By Min Yea-Ji and Lee Jihae
Japan’s economic sanctions on Korea and the ensuing bilateral conflict are exacerbating uncertainty over the world economy, American economist and Nobel laureate Paul Krugman said on Sept. 9 in Seoul.
Now a distinguished professor of economics at City University of New York’s Graduate Center, Krugman was speaking at an international conference hosted by the Ministry of Finance and Economy on sharing the results of the government-run Knowledge Sharing Program. Both he and Minister Hong Nam-ki discussed their views on the Korean and international economies.
Hong said, “The outlook for next year’s world economy and Japan’s economic retaliation against Korea have exacerbated uncertainty over the Korean economy,” adding, “There is much concern that these (two factors) could weaken the global economy’s global value chain.”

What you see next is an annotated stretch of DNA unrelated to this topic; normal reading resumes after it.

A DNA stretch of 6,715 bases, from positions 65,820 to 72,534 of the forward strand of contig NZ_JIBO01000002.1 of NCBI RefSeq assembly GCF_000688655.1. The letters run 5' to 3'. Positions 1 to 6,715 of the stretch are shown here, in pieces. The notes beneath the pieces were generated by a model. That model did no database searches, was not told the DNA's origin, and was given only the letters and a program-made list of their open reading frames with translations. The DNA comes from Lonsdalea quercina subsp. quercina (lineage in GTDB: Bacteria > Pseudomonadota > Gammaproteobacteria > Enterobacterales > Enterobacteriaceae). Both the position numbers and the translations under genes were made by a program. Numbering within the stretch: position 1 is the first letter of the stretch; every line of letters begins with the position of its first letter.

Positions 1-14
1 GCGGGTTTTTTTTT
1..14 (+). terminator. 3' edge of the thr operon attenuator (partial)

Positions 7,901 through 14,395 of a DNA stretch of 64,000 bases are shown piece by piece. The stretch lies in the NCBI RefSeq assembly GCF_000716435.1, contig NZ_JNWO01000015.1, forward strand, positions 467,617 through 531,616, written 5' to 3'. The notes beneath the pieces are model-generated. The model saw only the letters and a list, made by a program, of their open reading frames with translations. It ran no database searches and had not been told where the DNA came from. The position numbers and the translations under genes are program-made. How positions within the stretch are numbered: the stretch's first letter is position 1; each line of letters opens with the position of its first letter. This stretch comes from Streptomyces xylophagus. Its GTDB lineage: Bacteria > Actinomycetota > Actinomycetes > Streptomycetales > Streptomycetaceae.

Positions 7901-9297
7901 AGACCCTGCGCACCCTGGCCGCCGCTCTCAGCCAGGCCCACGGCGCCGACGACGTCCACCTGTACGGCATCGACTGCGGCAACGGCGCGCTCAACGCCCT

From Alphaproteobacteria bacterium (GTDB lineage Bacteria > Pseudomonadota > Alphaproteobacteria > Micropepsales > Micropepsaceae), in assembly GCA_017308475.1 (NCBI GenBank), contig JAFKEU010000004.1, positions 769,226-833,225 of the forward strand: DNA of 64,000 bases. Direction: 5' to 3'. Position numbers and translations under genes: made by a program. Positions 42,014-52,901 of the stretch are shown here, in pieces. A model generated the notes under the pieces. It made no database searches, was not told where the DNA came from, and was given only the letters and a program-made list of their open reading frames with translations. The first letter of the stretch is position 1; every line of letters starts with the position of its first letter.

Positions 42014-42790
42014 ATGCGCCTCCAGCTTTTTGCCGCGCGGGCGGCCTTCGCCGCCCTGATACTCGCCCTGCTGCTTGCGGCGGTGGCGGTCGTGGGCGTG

Krugman said that though he believes a recession will not occur next year, the world economy will face a trade slowdown, adding that Korea-Japan tensions have started to gain international attention and have clearly worsened uncertainty over the global economy.
Winning the Nobel Prize for Economic Sciences in 2008, the professor also warned over the growing expansion of trade protectionism, saying inter-country cooperation has led to the sharing of information and technology, which in turn has served as the cornerstone for hyper-globalization.
Amid the global economic uncertainty due to the trade dispute between the U.S. and China, he urged the world to stay on the globalization path and actively share information and cooperation in various sectors.